NOW THAT MOST PEOPLE in the U.S. are getting used to higher gasoline prices and electric bills, and the realization that those costs aren't likely to come down, the word "sustainability" is being tossed about with a greater sense of urgency. Many professional scientific societies, industry groups, electric utilities, manufacturing companies, government agencies, and some cities and states suddenly have become serious advocates for sustainability.
Two expressions of this advocacy are the American Chemical Society national meeting next month in Chicago and the American Association for the Advancement of Science meeting held a week ago in San Francisco. ACS is sponsoring a large overarching program under the sustainability label for the first time, and the AAAS meeting had the theme "Science & Technology for Sustainable Well-Being."
By most written definitions, sustainability means having the ability to meet the needs of a healthy lifestyle for all people in the present without compromising the needs of future generations. That includes working through all the political, economic, environmental, and cultural dimensions of sustainability to allow developed countries to maintain their current standard of living while helping less developed nations peacefully improve their standard of living.
Most people seem to presume that we will succeed in achieving this vision of a sustainable future. But what happens if we fail?
I came away with a good idea of what would happen after reading Jared Diamond's 2005 book, "Collapse: How Societies Choose To Fail or Succeed." Diamond, a geography professor at the University of California, Los Angeles, received a Pulitzer Prize for his 1997 book, "Guns, Germs, and Steel: The Fates of Human Societies." That treatise examined how and why Western societies developed technologies that allowed them to dominate much of the world. In "Collapse," he investigates how and why some of those same societies later fell apart and what we can learn from it.
He presents case studies that center on the abandoned pyramids of Mayan cities in Central America, Easter Island's lonely moai statues, crumbling adobe pueblos and cliff dwellings of the Anasazi in the U.S. Southwest, and abandoned Viking settlements in Greenland. Diamond pieces together patterns of problems into a five-point framework of factors contributing to societal collapse: environmental damage; natural climate variation; hostile neighbors; support from friendly trade partners; and a society's response (or failure to respond) to its problems, including overconsumption of natural resources and overpopulation.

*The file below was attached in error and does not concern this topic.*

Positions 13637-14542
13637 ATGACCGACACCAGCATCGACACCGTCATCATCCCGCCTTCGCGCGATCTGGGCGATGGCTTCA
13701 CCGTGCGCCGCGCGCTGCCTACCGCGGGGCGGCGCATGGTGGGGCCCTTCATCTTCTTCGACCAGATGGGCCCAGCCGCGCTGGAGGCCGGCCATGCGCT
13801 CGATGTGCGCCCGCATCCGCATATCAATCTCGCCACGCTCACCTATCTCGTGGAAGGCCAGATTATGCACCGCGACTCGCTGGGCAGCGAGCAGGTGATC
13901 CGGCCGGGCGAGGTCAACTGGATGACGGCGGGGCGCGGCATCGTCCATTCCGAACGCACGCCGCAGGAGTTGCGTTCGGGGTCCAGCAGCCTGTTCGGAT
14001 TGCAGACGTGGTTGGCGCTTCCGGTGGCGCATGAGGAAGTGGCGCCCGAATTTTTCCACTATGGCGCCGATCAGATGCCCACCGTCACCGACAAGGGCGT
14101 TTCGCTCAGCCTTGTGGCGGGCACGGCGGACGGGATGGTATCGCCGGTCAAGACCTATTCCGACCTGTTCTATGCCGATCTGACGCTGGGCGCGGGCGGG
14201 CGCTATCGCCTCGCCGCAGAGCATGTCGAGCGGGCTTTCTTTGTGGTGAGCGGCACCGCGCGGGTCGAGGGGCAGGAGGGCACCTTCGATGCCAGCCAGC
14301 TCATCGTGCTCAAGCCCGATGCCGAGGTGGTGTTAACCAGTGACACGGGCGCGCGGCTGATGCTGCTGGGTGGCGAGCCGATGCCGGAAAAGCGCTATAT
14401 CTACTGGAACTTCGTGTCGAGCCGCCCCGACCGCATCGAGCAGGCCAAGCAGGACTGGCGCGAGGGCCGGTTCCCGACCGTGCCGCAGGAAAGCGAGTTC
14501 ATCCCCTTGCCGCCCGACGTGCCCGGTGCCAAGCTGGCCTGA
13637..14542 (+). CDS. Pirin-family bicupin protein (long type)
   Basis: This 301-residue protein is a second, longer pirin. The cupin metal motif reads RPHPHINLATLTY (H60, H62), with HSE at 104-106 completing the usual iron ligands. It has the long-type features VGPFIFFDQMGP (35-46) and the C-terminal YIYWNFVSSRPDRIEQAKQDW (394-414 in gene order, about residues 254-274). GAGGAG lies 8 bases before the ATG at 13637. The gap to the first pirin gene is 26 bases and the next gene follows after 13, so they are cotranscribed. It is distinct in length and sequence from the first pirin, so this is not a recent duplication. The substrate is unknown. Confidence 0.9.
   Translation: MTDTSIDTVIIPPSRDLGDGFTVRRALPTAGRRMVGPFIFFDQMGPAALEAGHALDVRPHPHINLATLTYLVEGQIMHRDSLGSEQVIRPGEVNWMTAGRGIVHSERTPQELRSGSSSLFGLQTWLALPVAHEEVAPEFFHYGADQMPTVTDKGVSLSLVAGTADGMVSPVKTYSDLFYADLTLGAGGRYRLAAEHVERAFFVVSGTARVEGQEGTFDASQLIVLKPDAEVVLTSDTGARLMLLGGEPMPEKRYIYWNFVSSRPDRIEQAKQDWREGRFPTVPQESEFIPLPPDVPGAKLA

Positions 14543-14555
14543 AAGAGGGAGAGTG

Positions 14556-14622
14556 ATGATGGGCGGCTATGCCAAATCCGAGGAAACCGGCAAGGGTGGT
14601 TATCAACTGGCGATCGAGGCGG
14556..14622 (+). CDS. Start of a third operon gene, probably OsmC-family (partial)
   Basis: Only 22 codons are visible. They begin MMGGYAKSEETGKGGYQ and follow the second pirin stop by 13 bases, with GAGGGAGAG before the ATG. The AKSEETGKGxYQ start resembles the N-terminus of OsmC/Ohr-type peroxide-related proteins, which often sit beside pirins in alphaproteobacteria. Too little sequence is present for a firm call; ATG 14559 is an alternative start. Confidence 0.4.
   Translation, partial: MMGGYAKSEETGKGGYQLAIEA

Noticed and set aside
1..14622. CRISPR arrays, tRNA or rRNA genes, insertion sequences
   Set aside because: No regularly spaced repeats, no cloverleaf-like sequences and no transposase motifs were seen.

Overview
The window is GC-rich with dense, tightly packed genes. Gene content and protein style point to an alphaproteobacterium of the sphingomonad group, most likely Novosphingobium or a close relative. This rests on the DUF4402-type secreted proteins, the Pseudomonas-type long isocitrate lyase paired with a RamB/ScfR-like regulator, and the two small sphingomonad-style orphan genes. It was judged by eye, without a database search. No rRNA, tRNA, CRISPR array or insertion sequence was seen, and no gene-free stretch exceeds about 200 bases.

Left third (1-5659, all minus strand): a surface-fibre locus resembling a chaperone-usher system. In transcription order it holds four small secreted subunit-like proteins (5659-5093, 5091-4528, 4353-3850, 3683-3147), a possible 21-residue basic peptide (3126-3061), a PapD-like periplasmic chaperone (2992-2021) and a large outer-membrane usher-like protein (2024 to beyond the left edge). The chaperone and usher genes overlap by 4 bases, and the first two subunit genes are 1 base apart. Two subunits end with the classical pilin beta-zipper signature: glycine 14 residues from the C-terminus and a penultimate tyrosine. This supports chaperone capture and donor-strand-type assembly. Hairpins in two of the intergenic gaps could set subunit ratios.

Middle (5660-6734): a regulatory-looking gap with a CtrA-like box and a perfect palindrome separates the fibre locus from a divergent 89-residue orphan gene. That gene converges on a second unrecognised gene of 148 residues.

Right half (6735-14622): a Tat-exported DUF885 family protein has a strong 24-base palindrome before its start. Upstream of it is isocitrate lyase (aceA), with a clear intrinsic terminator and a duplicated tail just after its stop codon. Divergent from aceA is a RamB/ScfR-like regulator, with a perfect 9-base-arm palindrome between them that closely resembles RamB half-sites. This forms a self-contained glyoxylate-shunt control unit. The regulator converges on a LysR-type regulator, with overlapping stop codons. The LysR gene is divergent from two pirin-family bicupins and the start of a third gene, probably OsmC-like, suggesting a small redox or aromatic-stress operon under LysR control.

It's eye-opening to learn from Diamond's analysis that the problems that caused those ancient societies to fail are the same problems we face today. A couple of differences that exacerbate our problems are human-induced climate change and environmental damage from chemical pollution with an accompanying loss of biodiversity. And because humanity continues to evolve into an integrated global society, our inability to correct our problems could lead to a global collapse, not just a local or regional one.
What's in sustainability for chemists? A number of blue-ribbon panels have identified dozens of vital research and education topics that chemists can pursue to meet global sustainability. These include goals that not only bring about alternative technologies but also improve the efficiency of current technologies. These molecular solutions are the big pieces of the answer.
A smaller but still vital part of the answer involves investing time in local and global public outreach to spread the word about those solutions. A handful of chemists and chemical engineers, as well as ACS's Green Chemistry Institute, are already building bridges to make this happen. For some of the individuals involved, this has meant leaving traditional roles in academia, industry, or government to launch novel initiatives.
ONE EXAMPLE is chemist John C. Warner, who left a traditional university chemistry department to join the department of plastics engineering at the University of Massachusetts, Lowell. He also directs the university's Center for Green Chemistry. Warner recently led a delegation of chemists and artists to participate in a workshop on green chemistry and sustainability in South Africa. Warner and his colleagues sat down with African chemists and artists from several countries to discuss global sustainability.
For the African scientists, their role could be as simple as developing chemistry that takes advantage of local resources so there's less reliance on global assets. For the artists, their role would be to help disseminate information on sustainability to low-literacy communities through public art projects.
A simple example from Warner's work involves Maine potatoes. Only about half of the harvested potatoes are suitable to sell or use for making potato chips, Warner notes. So he is working with a group of scientists to take culled potatoes from Maine processors and use the starch to make polylactic acid, a biopolymer used to make food wrappers and clothing. It's a way to solve a local problem at a local level but also contribute to global sustainability, he adds.
"There are many things people can do to build a sustainable future," Warner says. "Green chemistry is the part that chemists have to do."
In the end, our sustainable future, including a sustainable chemical enterprise, is going to require molecular solutions. It's going to take big ideas and small ideas. And it is going to take all of us working together across political, economic, environmental, and cultural divides.
Views expressed on this page are those of the author and not necessarily those of ACS.